Disney adds voices to TikTok – but they won’t say gay or lesbian


The Disney character voices won’t say “queer”, “gay” or “lesbian” on TikTok. (TikTok)

Disney fans were delighted when text-to-speech character voices were introduced to TikTok, until they noticed some strange restrictions on LGBT+ terms.

The text-to-speech voices, including characters Rocket Racoon (Guardians of the Galaxy), C-3PO (Star Wars) and Stitch (friend of Lilo), were added to TikTok on Disney Plus Day on Friday (12 November).

But TikTok users soon noticed that, unlike all other voices on the app, the Disney characters refused to say the words “queer”, “lesbian” and “gay”.

If included in the text, the characters will just skip the word, for example when one TikTok user made various voices say “gay rights”, the Disney characters simply said “rights”.

Strangely, the voices will still use the words “trans”, “bisexual” and “asexual”.

One Twitter user wrote: “Disney not letting its characters say ‘gay’ on one of the queerest apps is peak Disney.”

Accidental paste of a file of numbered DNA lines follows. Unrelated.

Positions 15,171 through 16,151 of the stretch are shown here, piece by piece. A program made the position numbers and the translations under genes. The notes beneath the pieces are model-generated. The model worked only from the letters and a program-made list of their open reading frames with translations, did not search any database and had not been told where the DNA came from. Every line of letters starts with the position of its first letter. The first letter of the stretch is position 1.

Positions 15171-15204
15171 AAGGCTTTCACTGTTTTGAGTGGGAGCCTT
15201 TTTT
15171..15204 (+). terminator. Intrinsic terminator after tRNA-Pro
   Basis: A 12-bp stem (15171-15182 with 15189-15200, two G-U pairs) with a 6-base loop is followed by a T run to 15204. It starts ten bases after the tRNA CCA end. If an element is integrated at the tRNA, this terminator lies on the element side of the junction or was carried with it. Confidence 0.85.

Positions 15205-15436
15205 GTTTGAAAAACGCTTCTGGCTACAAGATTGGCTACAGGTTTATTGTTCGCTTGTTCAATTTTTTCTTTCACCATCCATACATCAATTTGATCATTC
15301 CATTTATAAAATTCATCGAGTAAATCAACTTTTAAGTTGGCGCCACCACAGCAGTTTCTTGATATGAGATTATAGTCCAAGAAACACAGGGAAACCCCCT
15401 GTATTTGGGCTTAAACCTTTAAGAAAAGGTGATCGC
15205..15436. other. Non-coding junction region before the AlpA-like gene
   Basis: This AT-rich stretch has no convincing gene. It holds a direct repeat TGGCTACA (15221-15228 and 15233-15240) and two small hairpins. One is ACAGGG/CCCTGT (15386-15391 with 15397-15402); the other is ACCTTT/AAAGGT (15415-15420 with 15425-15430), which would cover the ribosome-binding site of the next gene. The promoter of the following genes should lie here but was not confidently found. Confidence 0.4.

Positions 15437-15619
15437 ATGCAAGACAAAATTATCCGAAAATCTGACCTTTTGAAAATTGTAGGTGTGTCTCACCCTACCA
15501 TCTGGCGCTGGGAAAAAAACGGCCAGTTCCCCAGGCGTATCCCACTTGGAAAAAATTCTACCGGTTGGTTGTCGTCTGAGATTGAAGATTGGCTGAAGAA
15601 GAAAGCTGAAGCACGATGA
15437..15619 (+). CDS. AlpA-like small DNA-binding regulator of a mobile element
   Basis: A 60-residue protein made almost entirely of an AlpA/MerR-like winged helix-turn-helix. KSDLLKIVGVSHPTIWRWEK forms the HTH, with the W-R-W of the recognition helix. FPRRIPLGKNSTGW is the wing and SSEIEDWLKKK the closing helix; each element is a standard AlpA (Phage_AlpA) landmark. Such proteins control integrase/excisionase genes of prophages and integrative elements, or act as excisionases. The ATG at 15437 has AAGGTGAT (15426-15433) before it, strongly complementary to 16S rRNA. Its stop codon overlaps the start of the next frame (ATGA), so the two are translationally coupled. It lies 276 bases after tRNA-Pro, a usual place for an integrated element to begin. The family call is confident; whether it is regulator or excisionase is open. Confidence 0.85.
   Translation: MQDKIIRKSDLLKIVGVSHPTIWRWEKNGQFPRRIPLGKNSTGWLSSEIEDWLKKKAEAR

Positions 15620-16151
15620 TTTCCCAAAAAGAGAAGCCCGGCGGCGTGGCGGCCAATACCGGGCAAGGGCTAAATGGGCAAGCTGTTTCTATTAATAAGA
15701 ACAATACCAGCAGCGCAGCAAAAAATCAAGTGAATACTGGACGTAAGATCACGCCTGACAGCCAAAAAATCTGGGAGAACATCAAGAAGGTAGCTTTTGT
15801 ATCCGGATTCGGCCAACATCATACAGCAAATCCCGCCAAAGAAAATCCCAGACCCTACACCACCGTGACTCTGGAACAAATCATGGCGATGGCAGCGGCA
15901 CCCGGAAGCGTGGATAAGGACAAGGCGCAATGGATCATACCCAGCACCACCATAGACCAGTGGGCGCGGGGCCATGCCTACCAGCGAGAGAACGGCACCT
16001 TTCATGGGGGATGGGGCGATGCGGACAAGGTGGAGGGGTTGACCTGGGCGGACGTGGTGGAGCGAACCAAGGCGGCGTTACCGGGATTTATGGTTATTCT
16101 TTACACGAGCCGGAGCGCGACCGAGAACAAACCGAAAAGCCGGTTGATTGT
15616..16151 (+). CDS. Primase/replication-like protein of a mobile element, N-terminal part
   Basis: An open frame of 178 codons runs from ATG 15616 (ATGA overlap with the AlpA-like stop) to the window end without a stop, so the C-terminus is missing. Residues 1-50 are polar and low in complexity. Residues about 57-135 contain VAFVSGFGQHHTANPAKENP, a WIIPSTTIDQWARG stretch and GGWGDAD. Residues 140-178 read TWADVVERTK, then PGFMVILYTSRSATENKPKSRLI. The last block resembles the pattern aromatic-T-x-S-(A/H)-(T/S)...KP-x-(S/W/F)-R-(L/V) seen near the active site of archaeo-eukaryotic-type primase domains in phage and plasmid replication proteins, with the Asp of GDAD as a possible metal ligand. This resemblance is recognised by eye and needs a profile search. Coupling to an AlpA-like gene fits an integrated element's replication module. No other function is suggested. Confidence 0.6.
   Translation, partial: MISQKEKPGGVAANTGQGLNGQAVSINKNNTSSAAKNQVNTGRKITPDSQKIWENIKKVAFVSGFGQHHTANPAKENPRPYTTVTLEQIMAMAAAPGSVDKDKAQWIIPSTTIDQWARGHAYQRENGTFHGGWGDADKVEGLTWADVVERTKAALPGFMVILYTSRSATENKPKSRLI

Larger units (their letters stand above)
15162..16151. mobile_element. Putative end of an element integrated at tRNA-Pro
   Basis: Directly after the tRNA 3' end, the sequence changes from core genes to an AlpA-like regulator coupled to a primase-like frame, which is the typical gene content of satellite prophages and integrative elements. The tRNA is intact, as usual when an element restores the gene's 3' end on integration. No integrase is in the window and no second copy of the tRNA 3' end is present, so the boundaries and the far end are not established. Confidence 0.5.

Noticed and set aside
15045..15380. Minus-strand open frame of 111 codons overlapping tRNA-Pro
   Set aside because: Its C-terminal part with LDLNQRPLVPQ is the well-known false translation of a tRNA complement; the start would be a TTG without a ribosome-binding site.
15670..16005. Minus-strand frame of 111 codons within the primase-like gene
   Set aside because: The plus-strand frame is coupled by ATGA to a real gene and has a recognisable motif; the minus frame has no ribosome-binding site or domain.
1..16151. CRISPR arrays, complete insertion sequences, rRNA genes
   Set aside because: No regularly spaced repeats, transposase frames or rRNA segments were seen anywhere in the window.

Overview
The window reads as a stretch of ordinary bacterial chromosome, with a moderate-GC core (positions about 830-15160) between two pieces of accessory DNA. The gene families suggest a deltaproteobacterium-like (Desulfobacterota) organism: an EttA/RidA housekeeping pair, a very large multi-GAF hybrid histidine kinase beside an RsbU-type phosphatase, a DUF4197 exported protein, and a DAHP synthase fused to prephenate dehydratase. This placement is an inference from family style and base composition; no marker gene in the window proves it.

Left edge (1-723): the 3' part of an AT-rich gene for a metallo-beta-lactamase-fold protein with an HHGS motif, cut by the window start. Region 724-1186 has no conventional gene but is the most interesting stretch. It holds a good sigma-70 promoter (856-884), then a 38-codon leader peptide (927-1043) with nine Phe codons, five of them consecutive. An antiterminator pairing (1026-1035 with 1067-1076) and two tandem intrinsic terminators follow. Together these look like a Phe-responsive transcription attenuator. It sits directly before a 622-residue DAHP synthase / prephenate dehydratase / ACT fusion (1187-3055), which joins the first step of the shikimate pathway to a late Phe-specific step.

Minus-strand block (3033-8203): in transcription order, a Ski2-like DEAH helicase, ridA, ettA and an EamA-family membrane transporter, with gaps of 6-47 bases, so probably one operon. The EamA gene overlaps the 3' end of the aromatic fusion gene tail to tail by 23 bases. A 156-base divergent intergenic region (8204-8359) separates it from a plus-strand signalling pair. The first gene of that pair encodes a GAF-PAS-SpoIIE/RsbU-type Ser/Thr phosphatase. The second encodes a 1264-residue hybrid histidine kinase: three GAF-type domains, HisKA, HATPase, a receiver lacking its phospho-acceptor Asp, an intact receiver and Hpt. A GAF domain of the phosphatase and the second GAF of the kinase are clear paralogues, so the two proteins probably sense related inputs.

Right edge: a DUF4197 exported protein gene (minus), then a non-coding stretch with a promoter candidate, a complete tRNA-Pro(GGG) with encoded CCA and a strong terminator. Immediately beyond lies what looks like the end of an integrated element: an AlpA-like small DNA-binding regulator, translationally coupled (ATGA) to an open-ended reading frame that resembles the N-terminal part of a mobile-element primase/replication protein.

Another Twitter user described the text-to-speech restrictions as the “saddest, most expected and funny thing ever”, adding: “Y’all scared of gay people then once June rolls around it’s, ‘OMG BUY OUR GAY SHIRTS AND HATS’.”

PinkNews has approached Disney Plus for comment.

Disney has a chequered record on LGBT+ inclusion

The TikTok text-to-speech restrictions have disappointed fans at a time when Disney is trying to improve its reputation on LGBT+ inclusion.

Disney dragged its feet for years on featuring LGBT+ characters, attempting to appease fans with blink-and-you’ll-miss-it inclusion, but recently it seems to have been trying to improve its image.

This year has seen the introduction of bisexual Loki in the new Disney Plus series, the first non-binary character in animated series The Owl House, and the studio’s first-ever same-sex love song in High School Musical: The Musical: The Series.

Just this month, it was revealed that Disney had refused to cut LGBT+ references from Eternals for the film’s release in countries like Saudi Arabia, a practice that Disney received huge backlash for in 2019 when it cut a same-sex kiss from Star Wars: The Rise of Skywalker for release in the Middle East.





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